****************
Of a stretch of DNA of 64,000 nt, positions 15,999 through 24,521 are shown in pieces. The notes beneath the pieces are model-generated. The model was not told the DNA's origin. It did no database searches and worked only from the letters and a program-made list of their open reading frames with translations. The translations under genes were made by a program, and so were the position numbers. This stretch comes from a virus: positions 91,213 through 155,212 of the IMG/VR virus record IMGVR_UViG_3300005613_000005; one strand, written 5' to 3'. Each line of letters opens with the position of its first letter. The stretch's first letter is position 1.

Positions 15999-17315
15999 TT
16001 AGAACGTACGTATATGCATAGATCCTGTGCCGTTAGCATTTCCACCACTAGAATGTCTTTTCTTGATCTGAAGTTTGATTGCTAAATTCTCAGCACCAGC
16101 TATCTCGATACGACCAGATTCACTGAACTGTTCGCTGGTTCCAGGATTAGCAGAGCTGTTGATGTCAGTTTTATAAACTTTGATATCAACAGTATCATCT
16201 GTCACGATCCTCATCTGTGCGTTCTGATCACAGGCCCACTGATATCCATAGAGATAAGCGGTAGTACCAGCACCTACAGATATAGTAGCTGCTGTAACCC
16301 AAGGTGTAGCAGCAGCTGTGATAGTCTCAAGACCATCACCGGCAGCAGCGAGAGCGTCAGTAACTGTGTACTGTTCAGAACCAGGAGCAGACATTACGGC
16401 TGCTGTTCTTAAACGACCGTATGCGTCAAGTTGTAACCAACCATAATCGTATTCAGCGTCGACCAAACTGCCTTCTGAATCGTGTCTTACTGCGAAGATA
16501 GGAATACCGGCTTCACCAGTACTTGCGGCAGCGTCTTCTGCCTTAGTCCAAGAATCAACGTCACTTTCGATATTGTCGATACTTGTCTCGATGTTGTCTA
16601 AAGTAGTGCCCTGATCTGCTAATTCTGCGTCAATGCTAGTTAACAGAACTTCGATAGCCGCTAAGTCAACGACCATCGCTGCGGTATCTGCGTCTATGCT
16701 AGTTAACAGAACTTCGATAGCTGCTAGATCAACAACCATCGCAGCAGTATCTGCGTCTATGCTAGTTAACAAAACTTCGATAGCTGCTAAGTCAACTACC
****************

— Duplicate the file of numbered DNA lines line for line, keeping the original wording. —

Of a stretch of DNA of 64,000 nt, positions 15,999 through 24,521 are shown in pieces. The notes beneath the pieces are model-generated. The model was not told the DNA's origin. It did no database searches and worked only from the letters and a program-made list of their open reading frames with translations. The translations under genes were made by a program, and so were the position numbers. This stretch comes from a virus: positions 91,213 through 155,212 of the IMG/VR virus record IMGVR_UViG_3300005613_000005; one strand, written 5' to 3'. Each line of letters opens with the position of its first letter. The stretch's first letter is position 1.

Positions 15999-17315
15999 TT
16001 AGAACGTACGTATATGCATAGATCCTGTGCCGTTAGCATTTCCACCACTAGAATGTCTTTTCTTGATCTGAAGTTTGATTGCTAAATTCTCAGCACCAGC
16101 TATCTCGATACGACCAGATTCACTGAACTGTTCGCTGGTTCCAGGATTAGCAGAGCTGTTGATGTCAGTTTTATAAACTTTGATATCAACAGTATCATCT
16201 GTCACGATCCTCATCTGTGCGTTCTGATCACAGGCCCACTGATATCCATAGAGATAAGCGGTAGTACCAGCACCTACAGATATAGTAGCTGCTGTAACCC
16301 AAGGTGTAGCAGCAGCTGTGATAGTCTCAAGACCATCACCGGCAGCAGCGAGAGCGTCAGTAACTGTGTACTGTTCAGAACCAGGAGCAGACATTACGGC
16401 TGCTGTTCTTAAACGACCGTATGCGTCAAGTTGTAACCAACCATAATCGTATTCAGCGTCGACCAAACTGCCTTCTGAATCGTGTCTTACTGCGAAGATA
16501 GGAATACCGGCTTCACCAGTACTTGCGGCAGCGTCTTCTGCCTTAGTCCAAGAATCAACGTCACTTTCGATATTGTCGATACTTGTCTCGATGTTGTCTA
16601 AAGTAGTGCCCTGATCTGCTAATTCTGCGTCAATGCTAGTTAACAGAACTTCGATAGCCGCTAAGTCAACGACCATCGCTGCGGTATCTGCGTCTATGCT
16701 AGTTAACAGAACTTCGATAGCTGCTAGATCAACAACCATCGCAGCAGTATCTGCGTCTATGCTAGTTAACAAAACTTCGATAGCTGCTAAGTCAACTACC